When you write your own document, remember that it should be written in plain English so it is easy for anyone to interpret. This will be important when sharing this information with fellow members of the business.
In addition to the information you must detail about ownership percentages and investment capital, you should also include a number of statements.
The first of these is a statement of intent, which indicates the LLC is being set up following the laws of your state and that these will apply once the articles of organization have been registered.
Secondly, you should include a business purpose statement. This outlines the nature of the company’s operations to make clear what the LLC will do.
Unlike the articles of organization, your operating agreement doesn’t need to be submitted to a government office. Instead, it should be held by the registering agent and any other members of the business.
Once the document is completed and signed, a copy should be distributed to each member of the company. It should be stored in a safe place until it is needed or has to be amended in the future.
What to Include in an Operating Agreement
There are a number of important considerations that company owners will need to feature in their LLC operating agreement. A completed document will normally include details of the following:
How ownership is divided among the members of your business
The distribution of membership duties and responsibilities
How profits will be allocated
How a member can officially leave the business
How the business can be closed down if necessary
What form of taxation framework the business will be assessed under
However, at minimum your completed company operating agreement needs to contain these key details:
The names and signatures of all members of the LLC
The capital contribution and interest percentages of each member
The date of the annual meetings of the new LLC
Operating Agreement Sample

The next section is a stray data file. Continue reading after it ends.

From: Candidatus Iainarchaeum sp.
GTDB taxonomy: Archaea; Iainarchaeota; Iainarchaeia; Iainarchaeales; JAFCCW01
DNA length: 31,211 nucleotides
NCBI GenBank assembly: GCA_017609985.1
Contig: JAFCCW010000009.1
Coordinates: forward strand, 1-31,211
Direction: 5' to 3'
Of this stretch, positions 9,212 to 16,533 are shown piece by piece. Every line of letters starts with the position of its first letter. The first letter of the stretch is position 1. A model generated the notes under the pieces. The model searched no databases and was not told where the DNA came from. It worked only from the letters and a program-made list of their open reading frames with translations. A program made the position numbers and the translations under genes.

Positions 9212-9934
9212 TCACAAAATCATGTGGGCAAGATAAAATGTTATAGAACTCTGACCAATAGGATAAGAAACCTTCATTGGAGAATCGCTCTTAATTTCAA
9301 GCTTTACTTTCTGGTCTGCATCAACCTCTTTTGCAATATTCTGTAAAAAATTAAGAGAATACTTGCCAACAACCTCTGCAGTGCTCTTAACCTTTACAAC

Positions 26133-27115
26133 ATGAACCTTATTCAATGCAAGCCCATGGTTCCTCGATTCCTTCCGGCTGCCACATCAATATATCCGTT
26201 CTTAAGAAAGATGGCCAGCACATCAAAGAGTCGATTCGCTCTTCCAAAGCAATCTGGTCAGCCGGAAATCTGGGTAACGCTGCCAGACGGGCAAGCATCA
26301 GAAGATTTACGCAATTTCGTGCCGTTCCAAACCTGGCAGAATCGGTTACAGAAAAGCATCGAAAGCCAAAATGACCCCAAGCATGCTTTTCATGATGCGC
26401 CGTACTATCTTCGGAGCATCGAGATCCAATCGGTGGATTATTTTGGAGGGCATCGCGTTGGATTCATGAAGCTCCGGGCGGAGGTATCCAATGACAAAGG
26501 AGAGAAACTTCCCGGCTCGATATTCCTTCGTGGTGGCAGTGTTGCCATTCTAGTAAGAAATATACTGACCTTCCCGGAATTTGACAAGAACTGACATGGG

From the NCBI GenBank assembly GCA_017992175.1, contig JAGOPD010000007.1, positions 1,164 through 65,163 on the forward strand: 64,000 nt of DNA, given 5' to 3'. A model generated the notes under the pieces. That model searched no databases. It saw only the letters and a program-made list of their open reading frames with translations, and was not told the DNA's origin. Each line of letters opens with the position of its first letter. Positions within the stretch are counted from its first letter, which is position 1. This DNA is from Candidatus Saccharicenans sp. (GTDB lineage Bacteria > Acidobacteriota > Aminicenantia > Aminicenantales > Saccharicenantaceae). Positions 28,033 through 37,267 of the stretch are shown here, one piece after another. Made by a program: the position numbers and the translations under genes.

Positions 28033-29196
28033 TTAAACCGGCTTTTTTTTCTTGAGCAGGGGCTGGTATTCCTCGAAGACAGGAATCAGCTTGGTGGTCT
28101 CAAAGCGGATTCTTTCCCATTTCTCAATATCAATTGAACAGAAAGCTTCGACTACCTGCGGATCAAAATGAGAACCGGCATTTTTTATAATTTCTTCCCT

If you’re new to managing an LLC, it can help to see a real example of an operating agreement before getting started on creating your own. View our sample operating agreement below to get a good idea of what your document should look like when completed.
Frequently Asked Questions (FAQs) About Operating Agreements
If you’re still wondering about some features that are in an operating agreement, don’t panic. Find out even more about this kind of business legal document with our answers to some of the most frequently asked questions below.
Do I Need an Operating Agreement to Form an LLC?
In some states, it is a necessary process to create an operating agreement, even in the case of single-member LLCs. It must be created once the articles of organization have been submitted and the company is deemed active by the state.
Creating an operating agreement is not always an obligatory step to the creation of a single-member LLC however. It is usually a requirement in the case of multiple-member organizations. Nevertheless, it’s highly recommended in all cases.
How Much Does an LLC Cost Per Year?
In addition to the filing fees paid initially during the company registration, LLCs also have to pay annual or biannual fees to keep their status. In most states, this simply consists of the costs of submitting an annual or biannual report.
However, in some states, it is necessary to also pay Franchise Tax on an LLC. In most situations, this is a flat tax although some states levy is based on annual earnings.
How Can I Change an Operating Agreement of an LLC?
It is possible to change an operating agreement if circumstances shift in the business. For example, if it is necessary to add or remove members of the LLC from the documents.
When this is necessary, the process is quite simple. Any changes that need to be made must first be approved by all members of the business. Once ratified, it’s just a question of amending your operating agreement document. The new copy should be distributed to all members and stored safely.